Swedish quartet take their full-length debut to the point of known return.
Their name means “heavy” in Icelandic and, indeed, heavy they are, although there’s a lot of subtleties and varierty of moods on this collective’s first album. For all its stoner slant, the foursome don’t feel shackled to a particular style, which makes “No Going Back” interesting – once you dig in to find what’s in store.
There’s an alternative air to the likes of “Trigger” and a shredding intrigue to “Skin” yet, ruffled with a infectious riff, “Animals” is metal disco, dancing to the edge of despair, where acoustic strum and orchestral sweep of “Breathe Under Water” reveal previously hidden depth to the group’s more or less traditional mold. The unrelenting chthonic throb of “White Lies” ebbs away only to let vocals to the fore, so the voices can breathe, snatch strands of blues on chorus and strangle them with a tight guitar weave courtesy of Bjorn Stegerling and singer Kristjan Samuelsson, while Roger Nielsen’s bass shoots groove into it all, before the pulsing “Abandon” bares the band’s lyrical underbelly – and renders it laden with lead again.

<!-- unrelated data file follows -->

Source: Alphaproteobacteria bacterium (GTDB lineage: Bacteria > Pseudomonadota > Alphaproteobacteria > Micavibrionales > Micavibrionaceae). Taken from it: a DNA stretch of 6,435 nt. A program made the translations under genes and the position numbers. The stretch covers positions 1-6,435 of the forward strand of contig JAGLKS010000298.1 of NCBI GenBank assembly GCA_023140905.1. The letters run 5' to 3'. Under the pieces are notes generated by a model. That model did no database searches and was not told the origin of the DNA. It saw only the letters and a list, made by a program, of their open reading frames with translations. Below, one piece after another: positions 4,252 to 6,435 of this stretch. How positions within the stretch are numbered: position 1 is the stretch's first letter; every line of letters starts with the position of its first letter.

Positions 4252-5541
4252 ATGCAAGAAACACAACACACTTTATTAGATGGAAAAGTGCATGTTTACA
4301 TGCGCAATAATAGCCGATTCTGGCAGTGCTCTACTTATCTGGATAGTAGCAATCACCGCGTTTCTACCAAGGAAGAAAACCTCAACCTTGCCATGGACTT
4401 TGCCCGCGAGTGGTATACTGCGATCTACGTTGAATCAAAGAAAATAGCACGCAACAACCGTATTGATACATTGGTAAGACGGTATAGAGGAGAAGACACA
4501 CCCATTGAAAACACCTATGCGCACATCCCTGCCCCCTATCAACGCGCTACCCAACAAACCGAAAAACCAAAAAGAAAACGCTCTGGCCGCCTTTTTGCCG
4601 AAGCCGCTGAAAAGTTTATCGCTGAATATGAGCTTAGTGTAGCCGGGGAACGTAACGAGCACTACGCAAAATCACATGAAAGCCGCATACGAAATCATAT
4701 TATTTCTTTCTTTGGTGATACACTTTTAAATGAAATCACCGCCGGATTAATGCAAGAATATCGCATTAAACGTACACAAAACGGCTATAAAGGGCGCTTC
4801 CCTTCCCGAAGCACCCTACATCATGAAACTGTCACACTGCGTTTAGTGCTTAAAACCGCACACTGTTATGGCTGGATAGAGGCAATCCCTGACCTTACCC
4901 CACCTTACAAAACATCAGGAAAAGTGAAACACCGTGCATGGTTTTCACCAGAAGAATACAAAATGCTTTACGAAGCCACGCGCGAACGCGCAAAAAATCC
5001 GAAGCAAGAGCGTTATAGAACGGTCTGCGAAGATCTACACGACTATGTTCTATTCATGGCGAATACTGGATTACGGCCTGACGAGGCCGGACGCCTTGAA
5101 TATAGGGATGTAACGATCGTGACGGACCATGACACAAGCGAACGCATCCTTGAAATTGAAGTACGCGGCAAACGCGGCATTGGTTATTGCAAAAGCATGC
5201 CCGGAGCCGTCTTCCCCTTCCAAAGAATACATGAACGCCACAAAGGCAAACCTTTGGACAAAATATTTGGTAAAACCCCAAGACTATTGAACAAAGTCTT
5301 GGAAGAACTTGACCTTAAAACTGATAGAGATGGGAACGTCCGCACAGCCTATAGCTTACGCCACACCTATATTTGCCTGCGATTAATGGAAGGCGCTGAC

As Andreas Albihn’s drums drive “Temptation” to the heart of eternity, the ensemble’s old-school approach is obvious, but the band lose focus sometimes, what with a six-string filigree the saving grace of suburban ennui behind “Nightmare” and rawness pushing “Pink Champagne” out of screamin’-an’-screechin’ morass. Overall, it’s a strong offering, and really, there’s no going back once it’s out.